Today Microsoft has released a new version of Office for Android tablets (in preview form), and an update for the iPhone and iPad. They have also decided to remove the subscription requirement to create and edit Office documents. Not to be forgotten, Microsoft throws a hint about touch first Office for Windows 10 coming in 2015.
These new apps showcase how Microsoft is delivering the best experience they can to their customers, regardless of platform. Microsoft is dedicated to bringing one of their biggest brands to every device. This release also give users a look at how Microsoft plans to release their Office products on tablets and phones. New touch Office programs began on the iPad and now have made their way to the iPhone. The same will probably happen with Android tablets and phones. Finally in 2015 Microsoft will release touch Office for Windows 10 and will start with tablets and work its way to phones.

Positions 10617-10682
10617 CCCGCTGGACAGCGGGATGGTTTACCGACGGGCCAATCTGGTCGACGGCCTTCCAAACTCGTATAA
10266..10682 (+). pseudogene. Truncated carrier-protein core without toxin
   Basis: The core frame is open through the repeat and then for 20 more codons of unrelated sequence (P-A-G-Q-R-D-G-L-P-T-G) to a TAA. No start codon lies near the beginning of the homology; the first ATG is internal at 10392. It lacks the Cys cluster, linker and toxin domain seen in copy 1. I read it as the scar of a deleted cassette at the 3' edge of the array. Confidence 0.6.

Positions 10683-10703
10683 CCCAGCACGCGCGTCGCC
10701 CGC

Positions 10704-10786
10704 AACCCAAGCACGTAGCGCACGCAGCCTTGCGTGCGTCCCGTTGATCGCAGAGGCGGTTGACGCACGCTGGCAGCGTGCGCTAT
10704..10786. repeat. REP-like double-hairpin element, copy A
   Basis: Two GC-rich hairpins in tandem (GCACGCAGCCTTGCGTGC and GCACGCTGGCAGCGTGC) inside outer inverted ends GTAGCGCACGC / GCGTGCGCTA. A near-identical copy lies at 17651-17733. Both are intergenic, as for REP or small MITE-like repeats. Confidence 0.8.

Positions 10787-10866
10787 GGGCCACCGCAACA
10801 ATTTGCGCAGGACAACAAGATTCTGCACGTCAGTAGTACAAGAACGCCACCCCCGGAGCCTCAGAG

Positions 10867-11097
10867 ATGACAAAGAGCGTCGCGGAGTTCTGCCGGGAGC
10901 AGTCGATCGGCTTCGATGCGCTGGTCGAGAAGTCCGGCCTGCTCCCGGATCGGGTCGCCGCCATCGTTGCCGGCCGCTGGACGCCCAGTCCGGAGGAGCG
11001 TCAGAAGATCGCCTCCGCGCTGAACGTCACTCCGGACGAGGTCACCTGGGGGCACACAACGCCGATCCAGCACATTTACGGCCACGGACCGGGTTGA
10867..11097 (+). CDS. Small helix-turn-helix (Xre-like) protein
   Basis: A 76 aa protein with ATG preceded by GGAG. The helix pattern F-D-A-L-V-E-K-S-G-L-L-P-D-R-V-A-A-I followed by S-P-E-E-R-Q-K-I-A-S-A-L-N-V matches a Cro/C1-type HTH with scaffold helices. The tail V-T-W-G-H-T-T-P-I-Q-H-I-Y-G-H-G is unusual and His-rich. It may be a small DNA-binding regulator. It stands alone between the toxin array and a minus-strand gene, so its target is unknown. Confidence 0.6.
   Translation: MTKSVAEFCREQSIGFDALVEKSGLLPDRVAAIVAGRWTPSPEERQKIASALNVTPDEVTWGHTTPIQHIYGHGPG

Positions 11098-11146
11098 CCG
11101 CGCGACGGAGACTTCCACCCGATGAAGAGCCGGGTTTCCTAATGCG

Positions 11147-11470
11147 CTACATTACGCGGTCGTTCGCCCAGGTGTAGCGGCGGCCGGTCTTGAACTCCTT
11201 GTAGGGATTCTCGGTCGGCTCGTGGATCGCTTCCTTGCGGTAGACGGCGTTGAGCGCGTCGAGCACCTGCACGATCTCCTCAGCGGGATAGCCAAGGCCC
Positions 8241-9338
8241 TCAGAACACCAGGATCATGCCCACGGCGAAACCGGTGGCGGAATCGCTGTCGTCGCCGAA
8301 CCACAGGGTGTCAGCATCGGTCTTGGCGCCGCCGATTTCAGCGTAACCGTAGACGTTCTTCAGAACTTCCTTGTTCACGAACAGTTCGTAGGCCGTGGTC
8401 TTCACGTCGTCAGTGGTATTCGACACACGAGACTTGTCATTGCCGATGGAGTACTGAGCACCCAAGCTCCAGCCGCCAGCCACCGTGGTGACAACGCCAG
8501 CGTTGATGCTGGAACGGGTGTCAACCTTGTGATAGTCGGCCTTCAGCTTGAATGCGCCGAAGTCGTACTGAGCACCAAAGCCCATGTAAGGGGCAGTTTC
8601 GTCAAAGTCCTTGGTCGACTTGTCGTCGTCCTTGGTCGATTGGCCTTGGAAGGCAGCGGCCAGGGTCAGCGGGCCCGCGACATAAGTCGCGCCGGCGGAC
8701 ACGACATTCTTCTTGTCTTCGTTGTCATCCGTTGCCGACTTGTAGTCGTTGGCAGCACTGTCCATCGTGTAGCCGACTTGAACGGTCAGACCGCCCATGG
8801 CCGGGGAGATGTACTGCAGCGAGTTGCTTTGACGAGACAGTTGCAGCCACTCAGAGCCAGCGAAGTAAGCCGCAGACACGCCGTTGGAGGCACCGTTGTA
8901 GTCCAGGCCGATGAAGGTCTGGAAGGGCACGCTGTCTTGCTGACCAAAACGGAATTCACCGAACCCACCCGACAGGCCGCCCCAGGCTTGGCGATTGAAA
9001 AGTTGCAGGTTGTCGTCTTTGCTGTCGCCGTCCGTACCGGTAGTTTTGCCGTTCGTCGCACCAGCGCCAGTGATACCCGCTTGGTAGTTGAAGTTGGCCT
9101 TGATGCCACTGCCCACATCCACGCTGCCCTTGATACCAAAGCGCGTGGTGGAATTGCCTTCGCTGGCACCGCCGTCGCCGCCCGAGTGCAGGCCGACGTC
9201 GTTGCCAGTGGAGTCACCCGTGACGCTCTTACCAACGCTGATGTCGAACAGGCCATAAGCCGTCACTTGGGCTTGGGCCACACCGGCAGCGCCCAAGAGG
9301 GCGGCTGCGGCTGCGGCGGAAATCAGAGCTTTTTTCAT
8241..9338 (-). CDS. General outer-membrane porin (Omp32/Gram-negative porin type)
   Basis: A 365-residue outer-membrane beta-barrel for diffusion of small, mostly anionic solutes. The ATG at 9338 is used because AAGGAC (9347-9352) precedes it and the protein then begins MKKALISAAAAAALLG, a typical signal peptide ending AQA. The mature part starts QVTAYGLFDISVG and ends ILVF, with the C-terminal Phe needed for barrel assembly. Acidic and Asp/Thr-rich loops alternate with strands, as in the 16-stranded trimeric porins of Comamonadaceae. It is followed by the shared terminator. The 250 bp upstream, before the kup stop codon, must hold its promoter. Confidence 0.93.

The other major shift indicated here is the removal of the Office 365 subscription. This enables users to download the Office apps on their device and create, save, and edit documents on the device; previously users could only view documents without a subscription. It is unclear what Microsoft's strategy is here to eventually bring more paying customers onto Office 365. Maybe the number of people who were signing up for Office 365 wasn't increasing for iPad use. Now Microsoft has a chance to capture new users and get them comfortable with Office before they try to get them to pay.
However, more advanced features like sharing with OneDrive and collaboration are still locked into Office 365. With the addition of desktop programs on 5 PCs or Macs, unlimited OneDrive storage, and file syncing the $10 a month is still a good deal. It will be interesting to see how Microsoft evolves their cloud services side of Office 365 to entice more users to pay up. Ironically this update also enables Dropbox integration, which doesn't require a subscription to Office 365.
Here is some footage Microsoft has provided of Office running on the iPhone, iPad, Android, and touch first on Windows 10.